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Sunderland’s Portland Academy sees an attendance increase following a government scheme to end period poverty

Portland Academy is celebrating three years of being part of the Department for Education’s period equality, which has created an increase in attendance thanks to free products.

Tuesday, 31st May 2022, 2:38 pm

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The Government's period poverty scheme has helped increase attendance at Sunderland's Portland Academy.
The Government's period poverty scheme has helped increase attendance at Sunderland's Portland Academy.

Leadership staff at the Ascent Trust’s Portland Academy, in Chapelgarth, have praised the scheme for providing a boost in attendance and for promoting more open conversations surrounding the topic of periods.

Karen Hart, 48, assistant head at the school said: “We’ve definitely seen an increase in attendance in terms of learners who were potentially taking time off during their period, which has also positively impacted their whole wellbeing and progress in schools.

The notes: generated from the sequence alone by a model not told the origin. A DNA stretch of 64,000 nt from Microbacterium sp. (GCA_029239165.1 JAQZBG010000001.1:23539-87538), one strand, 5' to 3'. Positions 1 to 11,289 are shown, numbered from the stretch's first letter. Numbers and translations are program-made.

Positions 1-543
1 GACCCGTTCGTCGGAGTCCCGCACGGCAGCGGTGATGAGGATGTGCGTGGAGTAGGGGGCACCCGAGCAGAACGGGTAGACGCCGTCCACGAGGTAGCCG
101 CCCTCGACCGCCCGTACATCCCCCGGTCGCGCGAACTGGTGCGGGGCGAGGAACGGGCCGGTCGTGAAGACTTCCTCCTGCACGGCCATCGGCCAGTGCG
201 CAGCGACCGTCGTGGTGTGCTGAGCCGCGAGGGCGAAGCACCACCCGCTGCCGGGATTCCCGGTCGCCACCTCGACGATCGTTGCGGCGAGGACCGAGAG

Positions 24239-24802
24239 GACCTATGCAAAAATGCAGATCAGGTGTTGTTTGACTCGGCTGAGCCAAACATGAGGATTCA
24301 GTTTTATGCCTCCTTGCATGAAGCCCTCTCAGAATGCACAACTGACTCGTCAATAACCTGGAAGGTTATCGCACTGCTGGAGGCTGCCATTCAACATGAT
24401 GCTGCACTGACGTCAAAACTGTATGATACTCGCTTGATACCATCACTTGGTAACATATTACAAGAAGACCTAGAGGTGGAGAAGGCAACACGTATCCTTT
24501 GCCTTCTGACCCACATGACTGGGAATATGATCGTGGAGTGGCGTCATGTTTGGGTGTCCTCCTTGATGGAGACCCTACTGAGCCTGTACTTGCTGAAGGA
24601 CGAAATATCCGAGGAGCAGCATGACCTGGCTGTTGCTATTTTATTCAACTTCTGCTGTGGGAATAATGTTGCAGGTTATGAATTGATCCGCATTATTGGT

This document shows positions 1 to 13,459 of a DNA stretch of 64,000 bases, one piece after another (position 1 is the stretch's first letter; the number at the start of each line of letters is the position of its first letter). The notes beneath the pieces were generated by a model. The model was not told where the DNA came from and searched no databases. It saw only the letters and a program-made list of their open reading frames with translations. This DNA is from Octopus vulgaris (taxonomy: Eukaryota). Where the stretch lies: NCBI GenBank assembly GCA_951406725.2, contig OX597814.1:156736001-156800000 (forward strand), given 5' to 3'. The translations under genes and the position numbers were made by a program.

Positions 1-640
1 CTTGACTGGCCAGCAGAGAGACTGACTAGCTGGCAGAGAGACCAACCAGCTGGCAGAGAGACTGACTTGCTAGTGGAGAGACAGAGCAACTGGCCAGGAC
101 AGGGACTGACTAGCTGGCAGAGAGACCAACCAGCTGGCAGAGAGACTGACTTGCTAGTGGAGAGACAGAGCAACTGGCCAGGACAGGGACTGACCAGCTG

"It’s been so important to us to ensure that the scheme has good visibility at the school, so that we can normalise conversations around periods, and if anyone needs extra support.”

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To ensure that products are available, Portland Academy has created a number of freshen-up stations have been set up in all the bathrooms, and in particular in female bathrooms, period products are available alongside perfume, deodorants and hygiene wipes.

Teacher Rebecca Ross, 36, who facilitates the scheme at the school, has highlighted how important it has been for pupils and helps to avoid “embarrassment”.

She commented: “There are so many reasons why this scheme is needed. Some families simply don’t have enough money, some might live just with their dads and they might be too embarrassed to speak to them, some might come from different cultural backgrounds where periods are just not spoken about.”

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The high visibility of the scheme at the school has also encouraged more open conversations with the boys at the school, which has further normalised the discussion of periods.

Graeme Musson, 40, deputy head at the school added: “We have fewer male staff at the school than female, which is quite typical of SEN settings, but this doesn’t mean that we shy away from having these conversations.

“We ensure that we have males delivering lessons about periods and making the entire male population of the school aware of periods."